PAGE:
LGBT students at a Catholic college in Milwaukee successfully organized the college’s first Pride prom on Saturday, despite efforts from a Christian campus group to thwart the event.
Students at Marquette University’s LGBTQ+ Resource Center had been planning the dance for months. But members of Tradition Family and Property (TFP) Student Action, which works to defend traditional moral values,” have been trying to get it canceled since last fall.
TFP Student Action circulated an online petition urging Marquette president Michael Lovell to cancel the prom. The petition, which garnered more than 18,800 signatures since its launch last fall, cited Catholic doctrine regarding homosexuality as proof the event should be axed.
“The teaching of the Catholic Church is clear: Homosexuality vice is ’intrinsically disordered’ and contrary to natural law.’ Therefore, no Catholic campus should sponsor a dance that legitimizes unnatural behavior which deeply offends God.”
John Ritchie, TFP Student Action Director, told KFDI that promoting the dance “…is like promoting drugs for those who suffer from a drug addiction.”
Supporters of the event says attacks like Ritchie’s is proof that queer people are still marginalized.
“People say that we have made so many strides with gay marriage being legal. That’s true, but we still have so much further to go,” Maria Bunczak, a sophomore who helped organized the prom, told the National Catholic Reporter. “This petition really exemplifies that. Seeing that someone is against our mission helps fuel us even more.”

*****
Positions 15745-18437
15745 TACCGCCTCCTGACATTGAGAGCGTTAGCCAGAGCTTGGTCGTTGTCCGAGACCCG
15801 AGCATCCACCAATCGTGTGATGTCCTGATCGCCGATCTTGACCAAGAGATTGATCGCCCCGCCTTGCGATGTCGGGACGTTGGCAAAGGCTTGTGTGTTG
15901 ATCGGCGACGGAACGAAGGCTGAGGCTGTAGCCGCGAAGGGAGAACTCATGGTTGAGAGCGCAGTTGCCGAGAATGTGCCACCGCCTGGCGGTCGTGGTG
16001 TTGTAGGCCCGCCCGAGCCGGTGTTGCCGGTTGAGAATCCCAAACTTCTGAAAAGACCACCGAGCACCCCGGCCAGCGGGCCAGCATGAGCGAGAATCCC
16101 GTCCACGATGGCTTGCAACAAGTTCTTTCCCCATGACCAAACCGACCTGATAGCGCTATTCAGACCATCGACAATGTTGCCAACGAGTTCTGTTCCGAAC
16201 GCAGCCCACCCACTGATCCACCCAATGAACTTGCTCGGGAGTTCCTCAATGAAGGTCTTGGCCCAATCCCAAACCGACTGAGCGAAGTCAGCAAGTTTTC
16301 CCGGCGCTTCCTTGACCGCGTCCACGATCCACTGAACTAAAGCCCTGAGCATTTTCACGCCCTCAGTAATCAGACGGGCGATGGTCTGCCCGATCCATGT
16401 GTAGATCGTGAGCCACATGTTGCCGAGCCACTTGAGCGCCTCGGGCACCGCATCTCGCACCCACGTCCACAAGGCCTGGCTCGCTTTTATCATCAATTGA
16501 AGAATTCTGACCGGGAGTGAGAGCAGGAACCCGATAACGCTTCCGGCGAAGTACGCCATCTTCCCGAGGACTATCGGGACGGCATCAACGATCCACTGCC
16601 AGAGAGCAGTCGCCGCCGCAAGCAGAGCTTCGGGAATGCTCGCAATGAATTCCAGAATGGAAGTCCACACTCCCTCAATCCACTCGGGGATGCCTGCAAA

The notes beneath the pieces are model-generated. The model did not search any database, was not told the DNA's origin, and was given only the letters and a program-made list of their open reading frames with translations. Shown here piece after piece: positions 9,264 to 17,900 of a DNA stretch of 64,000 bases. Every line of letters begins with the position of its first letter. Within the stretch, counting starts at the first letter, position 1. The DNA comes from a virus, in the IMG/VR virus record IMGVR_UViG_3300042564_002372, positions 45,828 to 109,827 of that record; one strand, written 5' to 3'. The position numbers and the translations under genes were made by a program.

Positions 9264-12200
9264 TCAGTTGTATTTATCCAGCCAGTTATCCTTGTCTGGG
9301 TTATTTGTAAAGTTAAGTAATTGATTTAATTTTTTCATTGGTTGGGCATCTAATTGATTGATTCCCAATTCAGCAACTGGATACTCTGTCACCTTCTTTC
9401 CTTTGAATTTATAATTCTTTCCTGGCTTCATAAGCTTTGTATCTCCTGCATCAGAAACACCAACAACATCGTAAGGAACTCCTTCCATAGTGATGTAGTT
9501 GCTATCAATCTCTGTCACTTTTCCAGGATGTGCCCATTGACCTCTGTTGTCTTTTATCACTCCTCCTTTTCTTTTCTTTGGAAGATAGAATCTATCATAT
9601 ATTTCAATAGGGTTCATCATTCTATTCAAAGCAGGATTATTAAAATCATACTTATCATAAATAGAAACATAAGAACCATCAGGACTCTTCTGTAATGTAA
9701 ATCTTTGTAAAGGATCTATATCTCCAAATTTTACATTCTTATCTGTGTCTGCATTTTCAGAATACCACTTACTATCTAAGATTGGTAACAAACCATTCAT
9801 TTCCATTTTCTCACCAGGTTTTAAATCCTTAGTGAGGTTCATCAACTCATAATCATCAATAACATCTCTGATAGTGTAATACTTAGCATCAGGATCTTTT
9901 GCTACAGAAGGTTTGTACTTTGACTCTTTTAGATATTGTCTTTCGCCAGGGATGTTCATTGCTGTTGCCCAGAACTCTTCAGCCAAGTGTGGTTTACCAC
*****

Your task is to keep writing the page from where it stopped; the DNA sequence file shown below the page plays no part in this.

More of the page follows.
Bunczak wasn’t alone in fighting back against the haters: Marquette graduate student Cameron Sanchez and alumna Paige Gardner set up a “Black Out Hate” fundraiser in response to the bigoted backlash, raising more than $2,200 for a local LGBT nonprofit.
In a statement, officials at the 136-year-old Jesuit school said they stood behind the dance and support LGBT students.
“Marquette strives at every level to foster a culture of inclusion, which means we are a community that respects, welcomes and promotes a sense of belonging. We support our LGBT community… recognizing that they have an important voice that we must include in our conversations.”